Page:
Now, that same query can take around two minutes with a MongoDB database hosted on a cloud server. The implications for how Square Enix develops games are intriguing, as it significantly simplifies and speeds up much of a game's development. Something that was initially meant to be a reactive way of tracking player activity became something more proactive, a way of collecting and archiving information on actual gameplay elements. It lets Square Enix's studios create what are essentially templates that its developers know have already been tested and shown to work on other titles.
"When someone wants to add something to a new title we can accommodate that with the online suite that has been programmed by a specific team," said Jelinek. "They don't have to reinvent the wheel. They know they can come to us and say 'we have this new game, it's going to have this many players playing it, it's going to have these features, set it up for us', and we just do that using our tools which we built over the years, and it's done."
That means developers don't have to design their own leaderboard mechanisms, for instance. Square Enix's online suite team, based in Montreal, organises and standardises them. Every new title that introduces a new feature has it added to the suite. Blackhurst mentions the smartphone app that accompanies Hitman: Absolution as an example of a new idea, with the functionality available for other development teams to copy -- the central database is powerful enough to handle the metrics traffic that flows between the app and the main game fast enough to make the idea practical.
The danger with this approach, though, is that it appears to encourage a very obvious design process, one that doesn't sound very imaginative. Great for blockbuster, big-name titles, but perhaps a dangerous temptation that could lead to cookie-cutter design.
Blackhurst doesn't agree: "There's a healthy amount of competition among the studios themselves, to push the boundaries of what's possible. I don't think there's any complacency. Everybody likes to sneak something in."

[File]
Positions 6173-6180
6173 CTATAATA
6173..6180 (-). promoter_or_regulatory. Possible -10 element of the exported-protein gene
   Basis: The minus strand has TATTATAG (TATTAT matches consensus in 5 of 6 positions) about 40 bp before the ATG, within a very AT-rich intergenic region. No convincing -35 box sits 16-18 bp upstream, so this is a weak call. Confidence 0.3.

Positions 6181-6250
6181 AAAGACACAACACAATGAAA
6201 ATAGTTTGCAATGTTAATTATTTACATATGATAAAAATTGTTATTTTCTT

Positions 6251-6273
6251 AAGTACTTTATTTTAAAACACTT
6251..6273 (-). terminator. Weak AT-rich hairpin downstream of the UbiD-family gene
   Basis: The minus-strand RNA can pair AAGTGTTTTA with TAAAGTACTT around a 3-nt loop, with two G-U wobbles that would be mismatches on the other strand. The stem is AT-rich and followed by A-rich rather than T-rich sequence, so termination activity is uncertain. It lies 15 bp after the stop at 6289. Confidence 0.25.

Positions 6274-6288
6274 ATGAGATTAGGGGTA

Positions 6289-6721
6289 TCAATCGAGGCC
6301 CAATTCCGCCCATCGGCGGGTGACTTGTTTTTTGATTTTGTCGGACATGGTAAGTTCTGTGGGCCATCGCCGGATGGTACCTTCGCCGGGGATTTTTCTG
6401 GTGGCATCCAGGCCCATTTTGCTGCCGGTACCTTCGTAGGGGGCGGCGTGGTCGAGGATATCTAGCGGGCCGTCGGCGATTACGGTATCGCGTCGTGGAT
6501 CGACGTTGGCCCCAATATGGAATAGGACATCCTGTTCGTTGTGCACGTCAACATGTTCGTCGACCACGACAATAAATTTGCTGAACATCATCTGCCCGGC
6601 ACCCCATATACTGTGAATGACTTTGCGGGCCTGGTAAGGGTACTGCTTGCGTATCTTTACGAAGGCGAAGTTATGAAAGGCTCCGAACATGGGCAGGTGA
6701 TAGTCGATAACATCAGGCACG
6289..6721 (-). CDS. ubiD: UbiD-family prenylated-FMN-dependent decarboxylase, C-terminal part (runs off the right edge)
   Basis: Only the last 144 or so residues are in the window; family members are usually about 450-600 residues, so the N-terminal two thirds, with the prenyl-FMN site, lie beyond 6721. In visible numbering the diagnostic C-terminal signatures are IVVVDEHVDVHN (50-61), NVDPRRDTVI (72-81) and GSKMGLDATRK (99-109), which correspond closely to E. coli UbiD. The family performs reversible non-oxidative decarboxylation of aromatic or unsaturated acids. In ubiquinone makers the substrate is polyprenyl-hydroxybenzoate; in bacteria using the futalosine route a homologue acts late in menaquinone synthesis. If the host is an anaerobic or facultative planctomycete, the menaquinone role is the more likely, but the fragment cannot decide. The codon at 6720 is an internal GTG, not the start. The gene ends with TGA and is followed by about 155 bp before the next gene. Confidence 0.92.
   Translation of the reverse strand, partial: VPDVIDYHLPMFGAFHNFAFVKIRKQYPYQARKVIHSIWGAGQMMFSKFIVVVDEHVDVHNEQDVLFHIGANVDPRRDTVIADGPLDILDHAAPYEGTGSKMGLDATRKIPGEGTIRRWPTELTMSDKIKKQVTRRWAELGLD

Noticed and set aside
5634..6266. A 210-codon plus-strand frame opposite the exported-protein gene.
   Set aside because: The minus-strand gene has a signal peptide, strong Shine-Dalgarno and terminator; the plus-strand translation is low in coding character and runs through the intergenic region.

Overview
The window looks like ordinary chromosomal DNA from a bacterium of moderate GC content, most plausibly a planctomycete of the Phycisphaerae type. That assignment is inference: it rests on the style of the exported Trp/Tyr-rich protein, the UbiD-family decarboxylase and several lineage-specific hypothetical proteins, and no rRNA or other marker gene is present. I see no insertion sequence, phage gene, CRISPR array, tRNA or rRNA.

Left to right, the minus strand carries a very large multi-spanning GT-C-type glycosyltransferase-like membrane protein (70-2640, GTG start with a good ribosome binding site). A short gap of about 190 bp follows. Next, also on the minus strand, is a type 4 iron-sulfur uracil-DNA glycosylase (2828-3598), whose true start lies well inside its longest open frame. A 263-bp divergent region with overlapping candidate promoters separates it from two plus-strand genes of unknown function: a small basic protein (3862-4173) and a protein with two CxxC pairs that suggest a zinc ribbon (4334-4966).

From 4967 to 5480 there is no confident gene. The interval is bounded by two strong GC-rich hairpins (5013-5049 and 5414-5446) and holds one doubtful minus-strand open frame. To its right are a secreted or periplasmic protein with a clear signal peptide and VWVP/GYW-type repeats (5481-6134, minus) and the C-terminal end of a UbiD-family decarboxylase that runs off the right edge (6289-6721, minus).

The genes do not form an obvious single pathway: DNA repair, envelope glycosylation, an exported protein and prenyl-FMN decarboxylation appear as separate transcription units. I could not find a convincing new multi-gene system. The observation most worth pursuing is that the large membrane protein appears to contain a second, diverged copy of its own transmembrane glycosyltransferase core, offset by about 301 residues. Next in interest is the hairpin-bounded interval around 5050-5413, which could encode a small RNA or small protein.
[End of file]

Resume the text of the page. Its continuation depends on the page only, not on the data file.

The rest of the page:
Another advantage that Jelinek points to is that advanced tracking of gamers makes it much easier to plan what goes into patches. He said: "Imagine you're playing the game, and we know there's a problem somewhere that can potentially cause you headaches or crash the game. We can look at the majority of players and know they're not there yet. So we know we should probably work harder on getting that fixed before most of the people get there. Hardcore players will finish a game in two days and they start playing something else, but most players will take time, they will explore, so we know we have time."
More efficient patching -- smaller but more frequent -- is a model that's familiar for mobile gaming, and it's where Blackhurst believes the gaming industry as a whole is converging on. "As we move forward to more connected titles, titles where we have iterative development, pushing updates at a much faster cadence than we would do with normal titles, it's essential," he explained. "That's a different model to what we have today with our console process, but you look at mobile and free-to-play on the web, it's there already -- it's been there for years."
"Within the next couple of months we're going to be a petabyte business, and within 12 months we'll be a multi-petabyte business," Blackhurst adds. "How do you extract value from that?"